“Break Down” is a text in which we are given access to a moment, a cross section of a day, and a small mishap becomes charged with meaning. It shows us the generative and intimate space where the political and personal meet. With an almost cinematic cadence and attention to detail, the author illuminates with extreme care the importance, difficulty, beauty, and power of relationships during times of resistance.”

—Claudia Rankine

Break Down

by Eleanor Lane

Having the conversation we were having, of course we break down. The silence fell, itchy and tight like a bad sunburn, some minutes before, and each of us was trying to open our mouths against it when the loud pop rattled us, and the car shimmied alarmingly.

I pull onto the dirt shoulder, line up as neatly as I can against the low rambling stone wall that separates us and the road from the field and the woods. She already has her phone out, calling her new assistant to come with the old tow truck, the one they don’t use as much now that they have a better one. Her assistant, a wiry boy who was still going to high school part time while he learned his trade, asks her for a landmark, and she looks at me first. Like she could use me as a landmark, say “I’m next to my wife,” and have him come find us. I look down along the road and notice a small cemetery penned in by a wrought iron fence.

Apparently her assistant recognizes our description because he promises to be there just as soon as Mel comes back from lunch.

I roll my window down. The air is damp and softened by last night’s rain, and we can hear that quiet ticking that pervades the countryside. As a city girl, I never quite know what’s making that sound. Cicadas? Katydids? Grasshoppers? Are those even different creatures? Which one ticks and which one rattles? I know crickets hoot, and sometimes so do frogs, because she once drove us to this nature preserve to listen to the frog song, to help me differentiate between them and the crickets. That was back when everything we did together was a way of revealing a little more of ourselves to each other, even things like late night runs to 7-11, where she revealed a nostalgia for ring pops and I waxed poetic about bodegas. Now we do things together just to be together, to entertain ourselves as a unit, now that we are a unit.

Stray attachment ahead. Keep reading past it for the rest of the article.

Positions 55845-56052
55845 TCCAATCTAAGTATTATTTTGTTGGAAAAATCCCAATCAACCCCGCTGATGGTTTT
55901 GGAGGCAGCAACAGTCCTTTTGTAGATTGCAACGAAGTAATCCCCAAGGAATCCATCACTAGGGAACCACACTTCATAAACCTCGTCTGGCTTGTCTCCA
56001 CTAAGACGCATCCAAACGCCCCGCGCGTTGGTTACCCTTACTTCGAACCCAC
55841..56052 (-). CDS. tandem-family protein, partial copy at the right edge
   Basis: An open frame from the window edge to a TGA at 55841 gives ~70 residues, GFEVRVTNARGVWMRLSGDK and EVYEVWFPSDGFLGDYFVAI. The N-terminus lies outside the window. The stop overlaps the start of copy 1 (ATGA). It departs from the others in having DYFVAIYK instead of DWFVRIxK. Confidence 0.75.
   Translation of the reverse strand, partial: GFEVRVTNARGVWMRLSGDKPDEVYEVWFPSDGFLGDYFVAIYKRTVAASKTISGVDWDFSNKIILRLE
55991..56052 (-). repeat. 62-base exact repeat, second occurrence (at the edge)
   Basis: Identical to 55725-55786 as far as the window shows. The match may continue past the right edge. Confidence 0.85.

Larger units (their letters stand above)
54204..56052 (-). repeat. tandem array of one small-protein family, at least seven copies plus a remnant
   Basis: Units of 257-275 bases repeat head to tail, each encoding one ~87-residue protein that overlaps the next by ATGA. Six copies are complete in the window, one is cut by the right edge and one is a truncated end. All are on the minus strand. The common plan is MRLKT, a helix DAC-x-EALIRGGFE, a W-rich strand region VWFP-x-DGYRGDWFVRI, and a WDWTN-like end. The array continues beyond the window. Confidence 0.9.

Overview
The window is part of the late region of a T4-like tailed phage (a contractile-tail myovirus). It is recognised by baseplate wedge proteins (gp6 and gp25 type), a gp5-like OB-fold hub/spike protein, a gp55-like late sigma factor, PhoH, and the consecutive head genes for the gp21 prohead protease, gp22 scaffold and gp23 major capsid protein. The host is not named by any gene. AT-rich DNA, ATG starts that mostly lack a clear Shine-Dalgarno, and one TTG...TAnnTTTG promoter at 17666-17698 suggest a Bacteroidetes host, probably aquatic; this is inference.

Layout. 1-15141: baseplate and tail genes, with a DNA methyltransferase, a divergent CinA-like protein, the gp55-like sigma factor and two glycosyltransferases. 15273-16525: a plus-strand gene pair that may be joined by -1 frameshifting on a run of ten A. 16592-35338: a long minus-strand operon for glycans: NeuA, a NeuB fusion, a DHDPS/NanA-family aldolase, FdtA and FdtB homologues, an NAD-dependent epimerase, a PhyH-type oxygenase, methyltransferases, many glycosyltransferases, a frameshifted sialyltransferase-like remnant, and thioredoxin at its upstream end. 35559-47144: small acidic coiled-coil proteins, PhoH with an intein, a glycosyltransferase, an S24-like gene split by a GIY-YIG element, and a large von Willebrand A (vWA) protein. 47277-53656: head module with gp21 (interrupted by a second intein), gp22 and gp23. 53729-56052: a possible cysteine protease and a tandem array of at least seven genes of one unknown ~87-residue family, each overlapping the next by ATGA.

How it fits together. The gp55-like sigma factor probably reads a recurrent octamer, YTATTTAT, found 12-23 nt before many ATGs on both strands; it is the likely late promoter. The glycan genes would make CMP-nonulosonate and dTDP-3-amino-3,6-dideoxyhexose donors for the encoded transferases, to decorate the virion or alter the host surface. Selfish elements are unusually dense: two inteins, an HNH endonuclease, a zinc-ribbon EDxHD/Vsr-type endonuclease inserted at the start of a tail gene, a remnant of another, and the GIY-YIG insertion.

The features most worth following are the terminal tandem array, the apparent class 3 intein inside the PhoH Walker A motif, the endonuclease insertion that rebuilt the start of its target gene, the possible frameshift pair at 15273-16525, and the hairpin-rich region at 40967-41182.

This was supposed to be one such outing: a trip to a small town with a junk store in an old textile mill. I wanted to find some embroidered tablecloths to make curtains, and she loves looking at old tools, broken pieces of farm equipment.

But we woke up to an editorial about how long our marriage will be legal under the new administration, and the conversation spun out fast, the way it sometimes does when both people think they know what the other will say, and are wrong.

She reaches over and touches my hand where it rests on my thigh. I feel the calluses studding her fingers. Every day she reaches into the innards of machines, rearranges and replaces the broken bits, finds the source of the grinding sound, and mends whatever needs mending. I spend my days traipsing through gray areas, writing stories. Let’s just say we have different approaches.

She is the kind of person who once punched someone in the face, and I am the kind of person who once reduced someone I love to tears with only a few sentences. But now we fight better, with more care.

We will have the rest of the conversation after the tow truck, after we are back at the house, maybe while we feed the dogs and listen to their eager, breathless chewing, which is such a happy sound it sometimes makes us hold hands and watch them eat. For now we just sit together, waiting for help.

Eleanor Lane lives in Easthampton, Massachusetts, with her husband and two cats and is currently working on her first collection of poetry. She graduated from Smith College with a degree in English language and literature. She won the Mary Augusta Jordan Prize in 2011, and has poetry published in Meat For Tea: The Valley Review.